Is it just science?

An increasing number of people in the global community rely more on of the advice given by the medical and scientific communities about dealing with COVID-19 than they do in what comes from religious leaders, government officials, and even family and friends. This is not surprising, but it hasn’t always been true.

The 1721 outbreak of small pox in Boston (one of six over many years) was deadly. Before it was over, the disease had infected half the population of the city and killed nearly 850. It was a Puritan minister by the name of Cotton Mather (of the Salem Witch Trials fame) who led the fight for inoculation and was opposed by members of the medical profession and by journalist James Franklin (Ben’s brother), who argued that the procedure was not safe and interfered with the Providence of God. Isn’t that interesting that the media would say that? What they meant was that the disease was sent by God as a judgment on a sinful nation and thus trying to find a cure short-circuited God’s purpose of eliciting repentance and moral reformation.

It wasn’t so much that Mather disagreed with the concept of God’s judgment (after all he was a Puritan), but that he also believed God was merciful in giving gifts to his children so they might also escape from his wrath. He looked upon the advances in science and knowledge as divine gifts. He wrote, “Almighty God, in his great mercy to mankind, has taught us a remedy to be used, when the dangers of the smallpox distress us.”(Christian History, issue 135, p. 34)

Mather was given a slave by this congregation whom Mather named Onesimus and was most likely from Ghana. One day during the epidemic, Onesimus shared with Mather that he had undergone an operation in Africa where he was cut and given the small pox from the pus of an infected person in order to build a resistance against the disease. He also said that people who had this done tended to survive small pox in greater numbers than those who didn’t. It was called inoculation by variolation and was practiced in Africa, China, India, and the Ottoman Empire. The procedure was not unknown in the Western world.* Unfortunately, slavers in North America would look for scars of this procedure on prospective slaves knowing it would be a mark that they were resistant to the small pox.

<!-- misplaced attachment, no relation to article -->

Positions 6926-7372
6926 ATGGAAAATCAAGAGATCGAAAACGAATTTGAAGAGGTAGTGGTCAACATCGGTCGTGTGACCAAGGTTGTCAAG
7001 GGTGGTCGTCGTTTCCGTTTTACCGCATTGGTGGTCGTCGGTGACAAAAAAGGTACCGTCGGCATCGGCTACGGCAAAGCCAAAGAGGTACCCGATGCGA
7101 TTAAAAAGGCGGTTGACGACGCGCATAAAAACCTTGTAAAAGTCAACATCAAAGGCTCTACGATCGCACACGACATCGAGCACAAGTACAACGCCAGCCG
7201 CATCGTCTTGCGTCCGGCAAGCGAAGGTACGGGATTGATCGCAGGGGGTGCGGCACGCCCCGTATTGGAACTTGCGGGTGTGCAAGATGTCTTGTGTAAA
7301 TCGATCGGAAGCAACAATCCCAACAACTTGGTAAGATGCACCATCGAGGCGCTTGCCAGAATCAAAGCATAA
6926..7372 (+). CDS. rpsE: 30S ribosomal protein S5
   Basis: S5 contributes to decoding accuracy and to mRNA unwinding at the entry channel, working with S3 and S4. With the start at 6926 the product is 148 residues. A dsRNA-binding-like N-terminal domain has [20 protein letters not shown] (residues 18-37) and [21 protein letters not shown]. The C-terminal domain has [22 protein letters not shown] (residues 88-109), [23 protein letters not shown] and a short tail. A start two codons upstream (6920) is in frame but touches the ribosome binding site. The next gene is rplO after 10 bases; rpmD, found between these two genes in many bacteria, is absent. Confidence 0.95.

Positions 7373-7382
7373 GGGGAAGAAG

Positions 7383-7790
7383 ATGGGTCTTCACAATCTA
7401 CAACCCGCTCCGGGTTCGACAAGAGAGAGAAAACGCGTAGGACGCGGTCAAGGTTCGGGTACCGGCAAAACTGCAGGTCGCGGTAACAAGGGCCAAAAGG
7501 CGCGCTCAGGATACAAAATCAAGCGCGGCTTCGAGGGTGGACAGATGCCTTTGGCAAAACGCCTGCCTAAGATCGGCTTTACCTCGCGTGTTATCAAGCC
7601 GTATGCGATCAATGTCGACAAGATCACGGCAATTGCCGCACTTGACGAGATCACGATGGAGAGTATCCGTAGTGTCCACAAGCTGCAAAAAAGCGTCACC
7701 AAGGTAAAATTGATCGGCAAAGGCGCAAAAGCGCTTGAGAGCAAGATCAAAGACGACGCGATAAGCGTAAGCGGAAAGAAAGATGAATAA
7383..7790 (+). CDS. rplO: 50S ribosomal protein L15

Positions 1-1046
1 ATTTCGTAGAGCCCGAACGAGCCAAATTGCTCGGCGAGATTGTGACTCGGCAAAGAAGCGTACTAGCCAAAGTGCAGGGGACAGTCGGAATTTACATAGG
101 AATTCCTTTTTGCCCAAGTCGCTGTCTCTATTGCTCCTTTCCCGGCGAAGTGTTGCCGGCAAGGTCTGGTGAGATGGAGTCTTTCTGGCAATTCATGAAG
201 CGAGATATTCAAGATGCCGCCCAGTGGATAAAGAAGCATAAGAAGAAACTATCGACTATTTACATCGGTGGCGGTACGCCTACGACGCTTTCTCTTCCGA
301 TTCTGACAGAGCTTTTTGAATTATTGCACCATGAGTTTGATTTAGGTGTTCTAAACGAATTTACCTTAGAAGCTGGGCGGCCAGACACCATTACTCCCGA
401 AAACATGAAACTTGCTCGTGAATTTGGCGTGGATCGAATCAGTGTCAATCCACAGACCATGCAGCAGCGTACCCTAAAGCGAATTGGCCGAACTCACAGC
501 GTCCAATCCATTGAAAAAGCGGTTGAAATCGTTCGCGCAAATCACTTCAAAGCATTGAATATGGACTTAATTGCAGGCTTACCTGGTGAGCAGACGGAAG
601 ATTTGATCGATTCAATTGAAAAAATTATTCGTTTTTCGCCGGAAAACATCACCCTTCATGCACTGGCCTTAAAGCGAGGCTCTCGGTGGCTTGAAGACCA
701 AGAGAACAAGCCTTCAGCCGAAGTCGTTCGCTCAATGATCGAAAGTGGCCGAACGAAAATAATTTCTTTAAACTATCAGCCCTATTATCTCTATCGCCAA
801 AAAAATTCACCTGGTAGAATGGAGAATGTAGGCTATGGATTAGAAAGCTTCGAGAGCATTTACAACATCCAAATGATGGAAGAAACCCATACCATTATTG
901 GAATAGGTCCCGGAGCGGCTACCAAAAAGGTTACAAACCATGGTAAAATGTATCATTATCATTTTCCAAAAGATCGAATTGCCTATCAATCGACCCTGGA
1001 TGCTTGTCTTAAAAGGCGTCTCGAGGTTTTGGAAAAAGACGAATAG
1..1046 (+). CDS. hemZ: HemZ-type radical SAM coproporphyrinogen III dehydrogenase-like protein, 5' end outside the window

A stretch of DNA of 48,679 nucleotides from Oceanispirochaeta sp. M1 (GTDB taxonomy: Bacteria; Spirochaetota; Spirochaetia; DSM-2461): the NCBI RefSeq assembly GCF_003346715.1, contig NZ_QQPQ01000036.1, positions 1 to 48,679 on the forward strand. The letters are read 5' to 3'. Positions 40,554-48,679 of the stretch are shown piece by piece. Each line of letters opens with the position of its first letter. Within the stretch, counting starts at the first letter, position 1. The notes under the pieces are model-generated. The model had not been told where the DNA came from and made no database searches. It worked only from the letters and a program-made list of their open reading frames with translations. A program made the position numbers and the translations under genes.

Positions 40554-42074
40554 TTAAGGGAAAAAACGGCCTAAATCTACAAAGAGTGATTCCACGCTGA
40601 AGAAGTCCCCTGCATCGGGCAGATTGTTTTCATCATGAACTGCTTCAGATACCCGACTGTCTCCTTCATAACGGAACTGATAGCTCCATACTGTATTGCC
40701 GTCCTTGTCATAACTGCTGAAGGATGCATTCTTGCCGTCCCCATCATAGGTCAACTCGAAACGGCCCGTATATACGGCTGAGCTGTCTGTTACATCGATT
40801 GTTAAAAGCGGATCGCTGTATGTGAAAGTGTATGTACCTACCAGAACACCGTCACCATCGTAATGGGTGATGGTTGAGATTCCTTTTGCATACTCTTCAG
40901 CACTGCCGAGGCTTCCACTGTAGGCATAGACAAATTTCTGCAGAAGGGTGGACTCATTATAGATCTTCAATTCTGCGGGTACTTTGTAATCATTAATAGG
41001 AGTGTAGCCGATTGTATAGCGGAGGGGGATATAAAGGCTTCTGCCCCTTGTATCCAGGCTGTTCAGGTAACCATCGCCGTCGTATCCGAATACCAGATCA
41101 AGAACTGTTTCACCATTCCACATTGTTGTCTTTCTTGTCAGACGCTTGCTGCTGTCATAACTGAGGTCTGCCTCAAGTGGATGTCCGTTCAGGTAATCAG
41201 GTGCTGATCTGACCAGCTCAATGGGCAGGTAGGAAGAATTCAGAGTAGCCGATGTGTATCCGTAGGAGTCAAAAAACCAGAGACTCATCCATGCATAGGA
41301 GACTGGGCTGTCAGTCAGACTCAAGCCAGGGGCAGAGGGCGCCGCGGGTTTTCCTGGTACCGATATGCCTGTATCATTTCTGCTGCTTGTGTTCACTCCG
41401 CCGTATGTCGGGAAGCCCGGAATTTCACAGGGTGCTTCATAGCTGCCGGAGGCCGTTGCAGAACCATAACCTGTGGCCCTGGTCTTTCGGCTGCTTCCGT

Mather began to tout this procedure as an antidote to the disease, but the medical profession and newspapers vilified him. Much of the criticism was racially motivated believing that such a procedure was part of an African attempt to destroy the white race. As word spread of the new medicine, the people of Boston were terrified and angry. According to Mather, they “raised an horrid Clamour.” Their rage came from many sources; fear that inoculation might spread smallpox further; knowledge that the bubonic plague was on the rise in France; and a righteous fury that it was immoral to tamper with God’s judgment in this way. There was a racial tone to their response as well, as they rebelled against an idea that was not only foreign, but African (one critic, an eminent doctor, attacked Mather for his “Negroish” thinking). Some of Mather’s opponents compared inoculation to what we would now call terrorism—as if “a man should willfully throw a Bomb into a Town.” Indeed, one local terrorist did exactly that, throwing a bomb through Mather’s window, with a note that read, “COTTON MATHER, You Dog, Dam You; I’l inoculate you with this, with a Pox to you. (www.historyof…smallpox-boston-cotton-mather) Fortunately the bomb did not detonate.

One Boston physician, Zabdiel Boylston, did inoculate his 6 yr old son and 2 household servants. He was threatened with lynching which never materialized. Mather and Boylston supervised the intentional inoculation of hundreds of Bostonians. Only 6 of the 287 people (2%) who developed small pox through inoculation died compared to 844 deaths among the 5700 (15%) who contracted the the natural way.

I think this shows us that belief in science and trust in God are not mutually exclusive. We can be thankful for medical science without worshiping it, viewing it as a gift of God and evidence of his common grace and providential care over all of humanity. At the same time we can also believe that God is sovereign and working out his higher purposes through these pandemics—calling the nations to repentance before the Day of Judgment and purifying his church so as to prepare it for the return of Christ.

*Jonathan Edwards was not only a theologian but a student of natural philosophy who closely followed the scientific advancements of the Enlightenment. This newly inaugurated President of Princeton chose to be inoculated by variolation for smallpox as an example to his students. His risk proved fatal. On March 22, 1758, Edwards died from complications related to the inoculation.